"Cisco MARS collects and correlates event and log data from a number of our network and security devices," says Ford. "As a result, team members can now quickly, accurately, and efficiently act on network security events such as virus infections, spam runs, and other network events."
To help the IT team manage diverse administrative and compliance requirements, Baylor College of Medicine uses CiscoWorks Network Compliance Manager (NCM), which streamlines many previously manual tasks. The management tool records configuration and software changes throughout the environment and provides a central interface to track compliance with regulatory and institutional policies.
"We use NCM to track all our device inventories and configurations," says Meena Chockalingam, network architect. "We can perform compliance checks on every device in the network and identify and correct any issues. The tool also allows us to make password changes for all devices from a central interface. These capabilities reduce a huge amount of workload."
"NCM also plays a vital role in administrative audits," says Dunigan. "It gives us a clear record of who had access to which device, any changes they made, and when they made them."
To provide secure VPN connectivity for more than 2000 remote users, Baylor College of Medicine uses the Cisco Adaptive Security Appliance (ASA) 5500 Series. The solution allows the IT department to continue supporting previous-generation IP Security (IPSec) connectivity, while transitioning to Cisco AnyConnect, a Secure Sockets Layer (SSL)-based VPN client. Using the Cisco AnyConnect technology provides a better user experience while reducing IT support costs associated with managing client software.
"When we relied on IPSec, we would have to install a client on every user's machine and manage all of those clients," says Chockalingam. "With Cisco AnyConnect, our users just log in with their web browsers, and the client gets installed and updated automatically."
Today, Baylor College of Medicine is successfully training the clinical leaders of tomorrow and providing students with the open academic environment they need, while protecting sensitive information and assets. The Cisco security solutions have provided the College's IT team with the visibility and control that it needs to support this critical mission.
"Our endpoint protection strategy, including Cisco NAC and several other tools, allows us to tightly control outbreaks," says Early. "We have not had any major incidents since having these solutions in place.
"We've been able to do a very good job keeping unauthorized devices off the network," says Bailey. "We have a level of comfort as an IT department that comes from having a much better idea of what's going on in our environment."
The Cisco network defenses also provide the Baylor IT team with powerful capabilities to rapidly identify and respond to potential problems.
"The Cisco tools give us exceptional visibility into the network," says Jason Glim, manager of Network Services. "We are able to identify events as they occur and respond to them quickly, whether it's a security event, a performance issue, or just network availability. They provide a great deal of value."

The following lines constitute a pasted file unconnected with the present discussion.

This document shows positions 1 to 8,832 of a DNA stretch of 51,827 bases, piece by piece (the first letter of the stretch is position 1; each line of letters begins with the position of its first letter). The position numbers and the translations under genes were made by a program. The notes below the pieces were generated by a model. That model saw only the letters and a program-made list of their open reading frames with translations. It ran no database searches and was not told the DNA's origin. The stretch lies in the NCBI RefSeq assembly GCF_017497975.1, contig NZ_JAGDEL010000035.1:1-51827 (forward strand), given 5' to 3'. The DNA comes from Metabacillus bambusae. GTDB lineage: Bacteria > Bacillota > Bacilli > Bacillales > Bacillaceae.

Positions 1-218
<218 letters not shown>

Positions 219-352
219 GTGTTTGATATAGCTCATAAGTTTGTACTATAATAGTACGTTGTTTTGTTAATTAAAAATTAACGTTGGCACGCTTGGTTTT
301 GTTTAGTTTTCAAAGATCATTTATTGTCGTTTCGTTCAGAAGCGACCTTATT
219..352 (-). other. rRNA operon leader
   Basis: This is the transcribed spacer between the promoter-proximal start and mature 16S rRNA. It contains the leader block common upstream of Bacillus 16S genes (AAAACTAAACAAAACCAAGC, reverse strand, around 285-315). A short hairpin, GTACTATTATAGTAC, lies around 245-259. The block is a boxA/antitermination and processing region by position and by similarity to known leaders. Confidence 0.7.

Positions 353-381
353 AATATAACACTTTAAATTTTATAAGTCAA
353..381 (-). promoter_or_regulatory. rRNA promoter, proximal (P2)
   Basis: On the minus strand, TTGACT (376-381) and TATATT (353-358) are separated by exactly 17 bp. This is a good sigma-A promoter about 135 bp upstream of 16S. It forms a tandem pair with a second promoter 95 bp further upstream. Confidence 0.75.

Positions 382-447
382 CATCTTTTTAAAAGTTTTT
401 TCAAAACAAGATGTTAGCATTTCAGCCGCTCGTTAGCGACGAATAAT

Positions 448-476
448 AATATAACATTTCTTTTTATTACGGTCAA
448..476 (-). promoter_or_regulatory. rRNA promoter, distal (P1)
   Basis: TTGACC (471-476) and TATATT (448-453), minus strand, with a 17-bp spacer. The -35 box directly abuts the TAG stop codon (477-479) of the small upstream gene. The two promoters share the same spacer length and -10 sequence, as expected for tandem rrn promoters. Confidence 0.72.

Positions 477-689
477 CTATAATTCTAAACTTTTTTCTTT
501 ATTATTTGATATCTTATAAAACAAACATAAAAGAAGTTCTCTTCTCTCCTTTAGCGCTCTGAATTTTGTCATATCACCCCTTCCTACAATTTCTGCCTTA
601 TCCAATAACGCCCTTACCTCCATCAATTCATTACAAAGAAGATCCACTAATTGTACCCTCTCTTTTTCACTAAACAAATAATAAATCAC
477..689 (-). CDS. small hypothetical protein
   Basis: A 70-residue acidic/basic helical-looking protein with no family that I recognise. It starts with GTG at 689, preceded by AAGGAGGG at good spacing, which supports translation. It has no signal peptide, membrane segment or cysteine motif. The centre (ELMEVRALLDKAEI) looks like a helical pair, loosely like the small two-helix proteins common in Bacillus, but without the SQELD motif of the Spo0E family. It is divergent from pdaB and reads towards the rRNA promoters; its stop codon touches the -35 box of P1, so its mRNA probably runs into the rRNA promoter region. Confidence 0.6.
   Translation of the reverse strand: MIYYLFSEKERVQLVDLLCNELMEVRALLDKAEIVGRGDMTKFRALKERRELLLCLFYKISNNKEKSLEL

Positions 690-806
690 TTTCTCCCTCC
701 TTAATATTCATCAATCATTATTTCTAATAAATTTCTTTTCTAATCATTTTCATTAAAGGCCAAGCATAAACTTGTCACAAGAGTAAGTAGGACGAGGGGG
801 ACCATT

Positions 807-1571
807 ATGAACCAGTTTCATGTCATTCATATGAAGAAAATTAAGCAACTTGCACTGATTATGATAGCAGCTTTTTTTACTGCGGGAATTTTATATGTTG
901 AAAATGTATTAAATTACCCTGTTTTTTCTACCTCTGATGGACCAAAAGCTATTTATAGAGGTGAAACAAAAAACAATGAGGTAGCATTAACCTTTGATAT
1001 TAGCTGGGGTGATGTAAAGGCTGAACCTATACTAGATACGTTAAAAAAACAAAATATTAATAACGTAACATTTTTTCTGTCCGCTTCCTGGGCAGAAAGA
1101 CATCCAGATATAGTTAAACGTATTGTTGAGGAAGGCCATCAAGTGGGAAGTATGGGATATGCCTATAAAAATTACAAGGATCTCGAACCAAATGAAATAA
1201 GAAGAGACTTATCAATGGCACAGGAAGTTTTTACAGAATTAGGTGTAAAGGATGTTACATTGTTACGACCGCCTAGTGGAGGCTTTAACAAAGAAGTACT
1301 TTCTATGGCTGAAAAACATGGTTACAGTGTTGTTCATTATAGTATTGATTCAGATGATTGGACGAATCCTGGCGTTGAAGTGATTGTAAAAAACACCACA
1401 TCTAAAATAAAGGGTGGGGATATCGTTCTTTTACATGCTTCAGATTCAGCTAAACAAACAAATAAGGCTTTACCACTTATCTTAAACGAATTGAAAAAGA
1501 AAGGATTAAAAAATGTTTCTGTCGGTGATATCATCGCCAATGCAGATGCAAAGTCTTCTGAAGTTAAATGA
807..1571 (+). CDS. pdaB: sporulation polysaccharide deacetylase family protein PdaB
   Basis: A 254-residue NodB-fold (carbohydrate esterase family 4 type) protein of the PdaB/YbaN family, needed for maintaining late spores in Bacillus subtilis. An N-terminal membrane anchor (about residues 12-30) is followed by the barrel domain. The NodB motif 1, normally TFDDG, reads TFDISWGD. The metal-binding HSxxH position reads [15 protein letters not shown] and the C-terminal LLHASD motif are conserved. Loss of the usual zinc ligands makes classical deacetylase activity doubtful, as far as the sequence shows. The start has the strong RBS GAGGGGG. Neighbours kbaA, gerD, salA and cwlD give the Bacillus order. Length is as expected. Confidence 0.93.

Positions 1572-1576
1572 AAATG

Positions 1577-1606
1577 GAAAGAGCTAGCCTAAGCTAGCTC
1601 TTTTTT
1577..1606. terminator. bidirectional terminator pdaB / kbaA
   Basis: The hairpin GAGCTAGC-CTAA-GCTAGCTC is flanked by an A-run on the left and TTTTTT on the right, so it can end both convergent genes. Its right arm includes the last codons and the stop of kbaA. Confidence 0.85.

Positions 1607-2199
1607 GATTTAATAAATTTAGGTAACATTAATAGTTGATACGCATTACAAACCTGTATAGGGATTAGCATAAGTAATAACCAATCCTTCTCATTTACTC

The Cisco network administration tools have also made a difference, eliminating much of the time and effort that the team used to devote to manual processes.
"The Cisco Network Compliance Manager is a very powerful, easy-to-understand tool," says Bailey. "It allows anyone on our network team to roll out a password change, for example, without having any scripting background. It makes password change management a breeze."
The Cisco ASA platforms are also helping to improve the team's efficiency, greatly reducing the administrative effort required to support VPN connectivity.
"With the Cisco ASA platform and the AnyConnect client, distributing clients is much easier," says Chockalingam. "We don't have to provide users with a client at all; instead, we just point their browsers to the right location to download it. It's much faster. When we have updates, they are automatically downloaded and pushed to the client, without our team having to redistribute a new package. Our end users don't even realize anything has changed."
Ultimately, Cisco has proven to be an important security partner for Baylor College of Medicine. The institution's leaders plan to continue working with Cisco to address the unique security requirements of this demanding environment.
"Along with our defense-in-depth approach, Cisco has brought very powerful tools to the table to help us in our security and compliance efforts," says Ford. "Cisco has significant offerings that help us complete our security toolbox, and we plan on expanding those technologies to continue to keep our computing environment safe."
In the coming months, Baylor IT leaders plan to continue expanding the Cisco NAC deployment, including bringing additional buildings online. In addition, the College also plans to increase its use of the Cisco ASA 5500 Series, including deploying a Cisco ASA platform at the institution's disaster recovery facility. In the event of a workforce interruption, such as an epidemic, that prevents users from coming to the campus, the VPN infrastructure will be able to support up to 3000 concurrent VPN customers.